TERUMAH (Exodus, 25:1‑27:19) — “Getting Along With Your In-Laws”

Moses was commanded to build a sanctuary.  There was going to be a physical structure among the people of Israel that would be dedicated to G-d. 

They will make for Me a sanctuary, and I will dwell among them.” (Exodus, 25:8) 

It is interesting that G-d, Who is totally spiritual, without physical form, would require a house in which to dwell.  How could G-d limit His greatness to be housed within four small walls?

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There is a beautiful Midrash that illustrates G-d’s love for his People and His Torah. 

A king’s only daughter got married.  The king adored his daughter, and was terribly torn to see her go.

“My daughter is an only child,” he told her new husband.  “I can’t bear to be separated from her.  But I can’t tell you not to take her.  After all, I have given her to you as a wife. 

“Therefore, I have a request.  Wherever you move, please build a small room, adjacent to your home.  That way, I can live next to you.”

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G-d gave His beloved Torah to Moses and the People of Israel.  He would not ask Israel not to take the Torah; He had already given it to them.  Therefore, he asked us to build Him a small Sanctuary, where He would be “near” His beloved Torah and His beloved People of Israel. 

They will make for Me a sanctuary, and I will dwell among them.” 

When our people traveled in the desert, we had a portable Tabernacle that was dismantled and reassembled each time we moved.  In Israel, we had a Temple (for a while.)  Today, our synagogues and even our homes serve as a place to house the Presence of G-d and His Torah.  By living a Torah lifestyle, we invite G-d to “move into” our homes, and bestow His blessings upon us and our families.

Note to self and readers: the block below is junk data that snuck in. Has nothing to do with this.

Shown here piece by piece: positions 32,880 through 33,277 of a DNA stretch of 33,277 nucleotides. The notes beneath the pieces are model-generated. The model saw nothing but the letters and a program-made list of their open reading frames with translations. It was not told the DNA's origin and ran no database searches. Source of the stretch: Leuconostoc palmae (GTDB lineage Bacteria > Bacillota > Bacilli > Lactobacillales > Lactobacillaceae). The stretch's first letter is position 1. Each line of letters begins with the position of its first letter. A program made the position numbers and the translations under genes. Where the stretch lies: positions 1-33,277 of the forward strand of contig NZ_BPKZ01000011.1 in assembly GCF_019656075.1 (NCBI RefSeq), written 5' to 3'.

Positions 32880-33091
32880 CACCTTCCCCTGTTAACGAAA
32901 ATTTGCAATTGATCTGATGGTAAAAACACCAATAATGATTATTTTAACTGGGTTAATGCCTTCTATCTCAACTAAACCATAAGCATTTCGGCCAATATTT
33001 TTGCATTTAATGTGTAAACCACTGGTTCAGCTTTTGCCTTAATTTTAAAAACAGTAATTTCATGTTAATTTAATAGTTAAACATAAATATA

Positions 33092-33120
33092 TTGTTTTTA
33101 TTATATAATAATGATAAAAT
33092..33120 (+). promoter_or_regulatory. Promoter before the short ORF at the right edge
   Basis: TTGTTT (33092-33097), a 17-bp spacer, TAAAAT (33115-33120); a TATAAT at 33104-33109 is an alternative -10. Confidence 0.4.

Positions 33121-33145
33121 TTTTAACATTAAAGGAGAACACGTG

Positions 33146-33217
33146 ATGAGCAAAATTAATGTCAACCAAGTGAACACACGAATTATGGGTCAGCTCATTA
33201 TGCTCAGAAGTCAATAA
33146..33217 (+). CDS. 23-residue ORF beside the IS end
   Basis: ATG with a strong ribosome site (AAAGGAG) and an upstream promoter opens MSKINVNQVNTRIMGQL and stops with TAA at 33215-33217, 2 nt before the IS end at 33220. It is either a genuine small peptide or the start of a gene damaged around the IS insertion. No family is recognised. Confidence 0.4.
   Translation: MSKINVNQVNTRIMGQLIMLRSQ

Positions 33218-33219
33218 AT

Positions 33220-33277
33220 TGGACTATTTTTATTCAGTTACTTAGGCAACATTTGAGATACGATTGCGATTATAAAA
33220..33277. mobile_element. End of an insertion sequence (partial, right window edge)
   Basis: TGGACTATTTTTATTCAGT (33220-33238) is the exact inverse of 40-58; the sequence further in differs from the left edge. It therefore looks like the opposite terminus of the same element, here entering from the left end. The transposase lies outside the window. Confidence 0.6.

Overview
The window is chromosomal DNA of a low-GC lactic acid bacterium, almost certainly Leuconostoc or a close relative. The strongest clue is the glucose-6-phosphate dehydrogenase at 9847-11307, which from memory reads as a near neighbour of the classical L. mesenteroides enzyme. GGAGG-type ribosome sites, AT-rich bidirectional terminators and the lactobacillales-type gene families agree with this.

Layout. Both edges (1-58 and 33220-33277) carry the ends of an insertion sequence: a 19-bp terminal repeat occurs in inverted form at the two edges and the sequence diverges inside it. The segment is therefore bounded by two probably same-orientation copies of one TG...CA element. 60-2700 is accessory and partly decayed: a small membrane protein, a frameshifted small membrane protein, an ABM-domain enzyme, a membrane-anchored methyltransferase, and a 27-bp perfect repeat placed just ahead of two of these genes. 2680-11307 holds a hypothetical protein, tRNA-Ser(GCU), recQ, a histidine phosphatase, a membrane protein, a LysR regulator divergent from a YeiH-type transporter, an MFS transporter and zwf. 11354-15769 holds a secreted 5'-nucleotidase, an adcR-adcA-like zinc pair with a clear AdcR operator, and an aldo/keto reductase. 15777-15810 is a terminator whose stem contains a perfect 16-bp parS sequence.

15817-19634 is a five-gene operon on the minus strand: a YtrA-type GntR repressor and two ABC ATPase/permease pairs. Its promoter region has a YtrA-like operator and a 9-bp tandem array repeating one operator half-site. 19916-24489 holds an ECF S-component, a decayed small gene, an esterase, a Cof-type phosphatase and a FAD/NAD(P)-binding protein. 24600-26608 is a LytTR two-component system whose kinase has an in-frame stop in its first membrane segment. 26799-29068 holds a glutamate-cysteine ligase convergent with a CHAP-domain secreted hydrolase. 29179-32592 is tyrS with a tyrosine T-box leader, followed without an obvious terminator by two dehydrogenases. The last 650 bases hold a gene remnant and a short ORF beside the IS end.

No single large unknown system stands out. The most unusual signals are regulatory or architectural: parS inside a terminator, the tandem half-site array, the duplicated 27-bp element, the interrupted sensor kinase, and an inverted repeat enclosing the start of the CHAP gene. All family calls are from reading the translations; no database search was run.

For I have given you a precious gift; do not forsake My Torah. (Proverbs, 4:2)

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It was a fairy-tale marriage.  She was his Cinderella and he was her Prince Charming.  He loved her with all his heart, and the feeling was mutual. 

“Prince Charming” was a welcome addition to the family.  Cinderella’s father loved him like a son.  They went fishing together.  His father-in-law took him into the family business.  He rapidly advanced through the ranks of the company, soon becoming a vice-president.  All was right with the world. 

Then he met “her.”  Prince Charming found another Cinderella.  She was, he felt, more “his type.”  She was younger and prettier.  She “understood” him better; she was more “relevant” and in tune to his needs.  (At least, so he thought.)  His marriage was destroyed.  He said good-by to his wife. 

The next day, he got in his car and drove to work.  Much to his shock, he found himself locked out of his own office.

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Our relationship with G-d is a two-way street.  If you want to keep G-d in your life, make sure you stay married to His Torah!

Have a great Shabbos.

Rabbi Yerachmiel Seplowitz

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From the Archives 

“Go for the Gold!” (2010) 

…When I perform a Bris, I usually don’t stay for the celebratory meal.  I give the mother instructions on care of the baby, check him to make sure everything is stable, wish them Mazel Tov, and go on my way.  This week, I made an exception…

Read more.

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“Better than Nothing?” (2006) 

… Afikoman is actually an unfortunate surrogate for an important Mitzvah.   We eat this piece of Matzah to commemorate the Passover Offering, a roasted lamb that was eaten in Temple times…  Today, the Temple lies in ruins, and we are prevented from fulfilling this Commandment.  Nowadays, we eat the Afikoman in memory of that lamb. 

If you can’t do something perfectly, you do the best you can.  No Passover Offering?  O.K., maybe next year.  Meanwhile, do something else in memory of that Mitzvah.  It’s better than nothing… 

Shortly before the First Temple in Jerusalem was destroyed, the Ark, containing the Ten Commandments, was hidden away in a secret cavern beneath the Temple.  It has never (yet) been located. 

One wonders why there was no Ark in the Second Temple.  The Torah describes how it was to be made.  There was certainly plenty of wood and gold available to the builders of the Second Temple.  Couldn’t they just build a new Ark?… 

Read more.

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“Budget Busters” (2005)